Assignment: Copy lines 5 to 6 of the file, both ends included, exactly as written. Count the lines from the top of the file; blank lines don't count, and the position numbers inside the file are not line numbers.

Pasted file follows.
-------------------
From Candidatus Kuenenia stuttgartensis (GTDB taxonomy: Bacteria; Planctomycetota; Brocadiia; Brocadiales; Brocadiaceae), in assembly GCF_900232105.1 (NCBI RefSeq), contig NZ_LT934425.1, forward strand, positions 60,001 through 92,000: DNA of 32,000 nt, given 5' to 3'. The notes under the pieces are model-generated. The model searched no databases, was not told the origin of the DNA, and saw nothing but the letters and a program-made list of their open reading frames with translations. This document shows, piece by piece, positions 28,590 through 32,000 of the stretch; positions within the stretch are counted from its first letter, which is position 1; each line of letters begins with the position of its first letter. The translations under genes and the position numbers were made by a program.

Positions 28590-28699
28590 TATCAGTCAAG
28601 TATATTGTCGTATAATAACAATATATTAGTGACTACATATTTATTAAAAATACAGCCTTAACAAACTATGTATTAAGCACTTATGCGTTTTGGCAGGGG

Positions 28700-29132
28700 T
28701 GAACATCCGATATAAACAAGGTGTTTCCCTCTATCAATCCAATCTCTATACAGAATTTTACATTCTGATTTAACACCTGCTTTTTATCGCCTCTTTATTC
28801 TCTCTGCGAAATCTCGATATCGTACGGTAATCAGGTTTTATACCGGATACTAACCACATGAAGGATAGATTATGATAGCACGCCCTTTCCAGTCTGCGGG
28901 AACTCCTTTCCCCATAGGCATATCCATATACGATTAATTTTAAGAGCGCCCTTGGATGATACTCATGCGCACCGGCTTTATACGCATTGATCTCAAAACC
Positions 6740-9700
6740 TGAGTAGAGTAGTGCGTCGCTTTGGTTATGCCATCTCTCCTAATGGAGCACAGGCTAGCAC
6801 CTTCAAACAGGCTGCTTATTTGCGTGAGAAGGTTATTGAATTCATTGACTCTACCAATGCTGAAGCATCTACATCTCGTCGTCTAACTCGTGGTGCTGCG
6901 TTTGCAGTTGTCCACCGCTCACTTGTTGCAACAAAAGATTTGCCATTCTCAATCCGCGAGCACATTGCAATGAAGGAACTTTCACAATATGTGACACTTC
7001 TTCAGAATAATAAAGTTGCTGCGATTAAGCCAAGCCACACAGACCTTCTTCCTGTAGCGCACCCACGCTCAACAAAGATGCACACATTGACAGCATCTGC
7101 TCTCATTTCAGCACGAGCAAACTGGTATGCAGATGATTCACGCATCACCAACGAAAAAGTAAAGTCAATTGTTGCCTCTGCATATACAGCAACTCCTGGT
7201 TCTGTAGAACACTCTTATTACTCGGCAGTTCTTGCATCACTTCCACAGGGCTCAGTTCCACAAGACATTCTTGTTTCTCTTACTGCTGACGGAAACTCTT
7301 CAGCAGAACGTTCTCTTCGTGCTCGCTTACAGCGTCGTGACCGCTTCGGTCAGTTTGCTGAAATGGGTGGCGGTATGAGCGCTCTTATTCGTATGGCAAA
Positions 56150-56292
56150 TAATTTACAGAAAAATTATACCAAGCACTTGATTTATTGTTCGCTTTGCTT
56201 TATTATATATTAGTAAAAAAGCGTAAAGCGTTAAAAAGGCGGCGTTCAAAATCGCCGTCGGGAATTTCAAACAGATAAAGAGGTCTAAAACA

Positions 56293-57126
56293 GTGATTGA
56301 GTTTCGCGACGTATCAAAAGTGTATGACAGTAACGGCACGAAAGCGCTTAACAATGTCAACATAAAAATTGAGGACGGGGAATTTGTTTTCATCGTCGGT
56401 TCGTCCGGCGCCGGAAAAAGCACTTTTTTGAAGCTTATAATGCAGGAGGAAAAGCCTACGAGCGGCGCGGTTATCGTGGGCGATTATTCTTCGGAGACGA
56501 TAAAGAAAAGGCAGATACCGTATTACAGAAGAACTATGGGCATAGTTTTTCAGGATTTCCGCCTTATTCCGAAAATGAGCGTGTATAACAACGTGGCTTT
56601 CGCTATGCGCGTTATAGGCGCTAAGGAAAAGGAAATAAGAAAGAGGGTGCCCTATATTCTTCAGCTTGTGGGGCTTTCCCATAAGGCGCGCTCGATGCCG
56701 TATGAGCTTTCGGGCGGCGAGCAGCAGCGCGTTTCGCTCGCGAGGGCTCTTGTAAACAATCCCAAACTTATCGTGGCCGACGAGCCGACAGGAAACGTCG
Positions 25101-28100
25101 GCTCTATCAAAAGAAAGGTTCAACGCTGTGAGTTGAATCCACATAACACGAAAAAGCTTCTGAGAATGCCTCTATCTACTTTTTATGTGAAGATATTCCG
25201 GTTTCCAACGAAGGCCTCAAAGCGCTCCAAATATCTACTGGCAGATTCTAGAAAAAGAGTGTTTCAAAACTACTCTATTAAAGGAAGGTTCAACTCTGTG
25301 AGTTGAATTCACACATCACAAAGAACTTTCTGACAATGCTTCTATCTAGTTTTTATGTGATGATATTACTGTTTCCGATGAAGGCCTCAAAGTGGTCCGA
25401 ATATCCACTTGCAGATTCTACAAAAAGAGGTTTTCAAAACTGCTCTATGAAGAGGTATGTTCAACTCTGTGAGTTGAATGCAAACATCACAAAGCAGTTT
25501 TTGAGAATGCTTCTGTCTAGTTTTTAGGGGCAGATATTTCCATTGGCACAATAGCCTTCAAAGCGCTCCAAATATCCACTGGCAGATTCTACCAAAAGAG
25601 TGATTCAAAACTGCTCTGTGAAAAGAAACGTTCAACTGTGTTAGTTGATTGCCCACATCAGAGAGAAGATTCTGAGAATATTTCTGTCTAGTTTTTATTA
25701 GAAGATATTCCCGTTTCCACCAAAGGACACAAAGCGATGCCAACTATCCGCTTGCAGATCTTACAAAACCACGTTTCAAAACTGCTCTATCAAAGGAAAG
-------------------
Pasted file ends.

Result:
Positions 28700-29132
28700 T